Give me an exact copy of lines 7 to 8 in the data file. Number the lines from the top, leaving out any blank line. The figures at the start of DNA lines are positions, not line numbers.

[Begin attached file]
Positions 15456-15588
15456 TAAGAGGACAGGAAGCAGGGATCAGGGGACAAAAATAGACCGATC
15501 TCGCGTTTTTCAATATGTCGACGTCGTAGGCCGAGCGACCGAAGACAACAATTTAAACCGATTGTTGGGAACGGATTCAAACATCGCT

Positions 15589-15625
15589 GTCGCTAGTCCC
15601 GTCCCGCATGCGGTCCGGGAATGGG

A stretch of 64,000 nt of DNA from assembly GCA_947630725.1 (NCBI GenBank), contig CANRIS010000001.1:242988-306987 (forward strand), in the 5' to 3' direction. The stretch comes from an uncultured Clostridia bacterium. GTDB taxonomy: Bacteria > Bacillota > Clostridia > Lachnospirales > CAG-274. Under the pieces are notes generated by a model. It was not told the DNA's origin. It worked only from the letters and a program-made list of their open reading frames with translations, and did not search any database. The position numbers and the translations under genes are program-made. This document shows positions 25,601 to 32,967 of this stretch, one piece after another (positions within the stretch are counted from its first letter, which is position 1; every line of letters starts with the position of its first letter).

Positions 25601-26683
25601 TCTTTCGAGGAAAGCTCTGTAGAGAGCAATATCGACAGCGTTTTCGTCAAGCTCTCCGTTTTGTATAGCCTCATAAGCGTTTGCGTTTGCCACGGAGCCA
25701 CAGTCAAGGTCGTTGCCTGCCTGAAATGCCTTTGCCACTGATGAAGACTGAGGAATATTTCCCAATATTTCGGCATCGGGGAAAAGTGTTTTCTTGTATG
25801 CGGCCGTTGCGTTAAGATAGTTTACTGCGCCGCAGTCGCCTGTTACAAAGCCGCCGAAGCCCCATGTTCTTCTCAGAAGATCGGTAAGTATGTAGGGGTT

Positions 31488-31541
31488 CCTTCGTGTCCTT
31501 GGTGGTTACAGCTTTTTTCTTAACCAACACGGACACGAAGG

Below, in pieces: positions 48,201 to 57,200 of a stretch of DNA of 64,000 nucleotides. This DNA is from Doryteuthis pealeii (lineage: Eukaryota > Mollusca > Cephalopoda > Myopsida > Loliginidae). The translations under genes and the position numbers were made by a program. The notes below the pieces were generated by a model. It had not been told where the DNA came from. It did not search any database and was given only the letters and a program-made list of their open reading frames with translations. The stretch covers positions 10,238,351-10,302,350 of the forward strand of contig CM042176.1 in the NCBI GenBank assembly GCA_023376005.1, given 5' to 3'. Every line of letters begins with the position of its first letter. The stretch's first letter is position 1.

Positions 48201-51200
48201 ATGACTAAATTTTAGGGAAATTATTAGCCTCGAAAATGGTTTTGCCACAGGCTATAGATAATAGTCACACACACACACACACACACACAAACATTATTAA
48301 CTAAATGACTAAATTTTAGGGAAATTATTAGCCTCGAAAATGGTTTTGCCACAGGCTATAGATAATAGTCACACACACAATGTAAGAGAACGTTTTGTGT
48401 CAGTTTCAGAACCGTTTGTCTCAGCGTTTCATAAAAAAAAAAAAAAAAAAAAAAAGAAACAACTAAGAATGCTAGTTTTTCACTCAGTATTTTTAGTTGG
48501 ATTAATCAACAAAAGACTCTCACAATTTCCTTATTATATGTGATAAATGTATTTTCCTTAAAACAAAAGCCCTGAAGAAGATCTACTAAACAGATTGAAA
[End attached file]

A stretch of 64,000 nt of DNA from assembly GCA_947630725.1 (NCBI GenBank), contig CANRIS010000001.1:242988-306987 (forward strand), in the 5' to 3' direction. The stretch comes from an uncultured Clostridia bacterium. GTDB taxonomy: Bacteria > Bacillota > Clostridia > Lachnospirales > CAG-274. Under the pieces are notes generated by a model. It was not told the DNA's origin. It worked only from the letters and a program-made list of their open reading frames with translations, and did not search any database. The position numbers and the translations under genes are program-made. This document shows positions 25,601 to 32,967 of this stretch, one piece after another (positions within the stretch are counted from its first letter, which is position 1; every line of letters starts with the position of its first letter).

Positions 25601-26683